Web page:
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  • Jon Reed

Defining Culture

A quick Google search for an understanding of organizational culture will quickly identify that…there’s no such thing as a quick Google search for an understanding of organizational culture. Too many people espouse too many varied ideas and opinions. That doesn’t mean, however, that culture can’t be well defined or strategically addressed to impact the performance of an organization.

Even with somewhat inconsistent views and opinions on the subject, we can at least find some agreement on the definition of culture as the beliefs and assumptions under which employees behave within an organization. And what contributes to those core beliefs and assumptions? Everything! Every single thing that happens within the organization impacts an employee’s beliefs and assumptions in some way.

So, if it’s everything, how do we impact the things that matter most to the health and performance of our individual organization? How do you deal with the things that matter most? The answer is simpler than the problem would suggest. We get organized.

First, we identify what we’re dealing with. We take an organized look at what those beliefs and assumptions are with a cultural survey. There are several good options for this but we believe that the Denison Model provides us with the best view to develop a meaningful cultural roadmap.

With those shared assumptions and beliefs, we look at 4 key cultural traits:

MISSION: Do our people know where we’re going? Do they feel a clear sense of direction and purpose?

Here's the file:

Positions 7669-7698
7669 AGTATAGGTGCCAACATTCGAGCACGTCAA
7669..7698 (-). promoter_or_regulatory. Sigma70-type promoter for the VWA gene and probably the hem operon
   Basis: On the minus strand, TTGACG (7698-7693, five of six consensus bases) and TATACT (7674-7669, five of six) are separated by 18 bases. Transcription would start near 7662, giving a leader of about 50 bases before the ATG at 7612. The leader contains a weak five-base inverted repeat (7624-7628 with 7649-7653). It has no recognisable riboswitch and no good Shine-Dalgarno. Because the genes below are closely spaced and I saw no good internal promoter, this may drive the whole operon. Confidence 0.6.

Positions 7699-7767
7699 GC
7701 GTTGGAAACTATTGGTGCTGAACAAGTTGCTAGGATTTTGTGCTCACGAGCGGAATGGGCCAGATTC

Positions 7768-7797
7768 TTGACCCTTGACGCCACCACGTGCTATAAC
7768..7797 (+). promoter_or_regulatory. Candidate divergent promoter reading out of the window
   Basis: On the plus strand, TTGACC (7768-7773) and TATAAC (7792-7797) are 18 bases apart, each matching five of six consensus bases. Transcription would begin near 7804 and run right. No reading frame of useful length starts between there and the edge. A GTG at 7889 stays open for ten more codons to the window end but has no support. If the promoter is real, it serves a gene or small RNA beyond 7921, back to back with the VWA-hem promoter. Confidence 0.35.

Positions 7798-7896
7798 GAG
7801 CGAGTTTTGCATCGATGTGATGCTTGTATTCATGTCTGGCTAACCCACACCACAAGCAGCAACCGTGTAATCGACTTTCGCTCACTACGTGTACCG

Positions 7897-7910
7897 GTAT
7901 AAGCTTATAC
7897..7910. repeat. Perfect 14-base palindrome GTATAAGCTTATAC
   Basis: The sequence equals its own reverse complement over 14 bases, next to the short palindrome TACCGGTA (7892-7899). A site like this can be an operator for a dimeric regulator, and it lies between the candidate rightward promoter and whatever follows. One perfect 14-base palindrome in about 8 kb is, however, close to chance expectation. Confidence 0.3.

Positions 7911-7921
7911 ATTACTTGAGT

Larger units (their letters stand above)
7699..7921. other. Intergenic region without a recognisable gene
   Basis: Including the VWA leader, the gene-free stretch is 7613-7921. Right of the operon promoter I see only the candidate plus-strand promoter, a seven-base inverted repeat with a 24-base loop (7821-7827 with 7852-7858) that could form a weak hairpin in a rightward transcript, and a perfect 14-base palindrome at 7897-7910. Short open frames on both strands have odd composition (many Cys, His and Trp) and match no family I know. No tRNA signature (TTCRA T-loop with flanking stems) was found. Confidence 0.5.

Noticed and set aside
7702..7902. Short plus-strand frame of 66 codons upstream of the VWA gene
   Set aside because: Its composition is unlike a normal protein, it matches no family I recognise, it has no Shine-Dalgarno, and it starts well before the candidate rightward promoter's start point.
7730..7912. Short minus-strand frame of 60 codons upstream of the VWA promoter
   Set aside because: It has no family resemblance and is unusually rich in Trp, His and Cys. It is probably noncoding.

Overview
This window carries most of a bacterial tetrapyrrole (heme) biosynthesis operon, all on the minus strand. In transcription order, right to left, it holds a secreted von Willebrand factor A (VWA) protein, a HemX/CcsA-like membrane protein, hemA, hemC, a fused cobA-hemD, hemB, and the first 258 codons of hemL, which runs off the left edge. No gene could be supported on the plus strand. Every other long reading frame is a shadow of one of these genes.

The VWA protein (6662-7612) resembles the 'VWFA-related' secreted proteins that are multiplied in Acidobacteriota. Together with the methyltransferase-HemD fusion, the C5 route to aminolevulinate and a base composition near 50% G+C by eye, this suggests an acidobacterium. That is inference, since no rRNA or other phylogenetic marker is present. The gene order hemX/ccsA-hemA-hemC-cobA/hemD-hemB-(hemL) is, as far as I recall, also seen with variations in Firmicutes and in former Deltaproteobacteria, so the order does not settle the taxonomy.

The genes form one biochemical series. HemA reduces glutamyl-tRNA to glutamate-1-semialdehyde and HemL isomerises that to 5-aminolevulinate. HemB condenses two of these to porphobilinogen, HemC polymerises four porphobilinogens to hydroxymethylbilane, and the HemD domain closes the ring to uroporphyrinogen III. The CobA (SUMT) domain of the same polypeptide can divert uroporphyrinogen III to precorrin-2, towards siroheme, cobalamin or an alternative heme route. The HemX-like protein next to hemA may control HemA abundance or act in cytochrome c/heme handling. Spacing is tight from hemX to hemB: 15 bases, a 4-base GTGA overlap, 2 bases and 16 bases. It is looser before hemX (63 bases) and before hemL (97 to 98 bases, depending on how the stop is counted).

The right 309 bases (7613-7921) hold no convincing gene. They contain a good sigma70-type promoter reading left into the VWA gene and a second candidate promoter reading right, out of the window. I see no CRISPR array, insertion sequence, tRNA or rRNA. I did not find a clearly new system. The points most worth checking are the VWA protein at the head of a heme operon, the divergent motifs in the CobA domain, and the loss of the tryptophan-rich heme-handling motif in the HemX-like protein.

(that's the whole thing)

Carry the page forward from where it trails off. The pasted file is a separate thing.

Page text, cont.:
ADAPTABILITY: Are we listening and responding appropriately to our competition and external environment? Do we see and move with patterns and trends that can impact our market?

INVOLVEMENT: Are our people engaged and aligned? Have we created an environment that fosters commitment, ownership and responsibility?

CONSISTENCY: Do we have the values, systems, and processes in place to create the leverage we need?

When we know how to answer these questions, we have a far better sense of whether our people see a balance between our external focus (customers, competition, market) and our internal focus (values, engagement, processes, etc.). We also know if we’ve achieved the organizational flexibility that we need without compromising a clear sense of stability. Balancing our strengths in each of these areas translates to strength in performance.

By getting organized around our organizational culture snapshot, we can see through everything that contributes to our organizational culture and create the roadmap that enables us to perform at our best.

Jon Reed is ADG’s Director of Culture and People Development. Click here to read more about Jon's background and experience.

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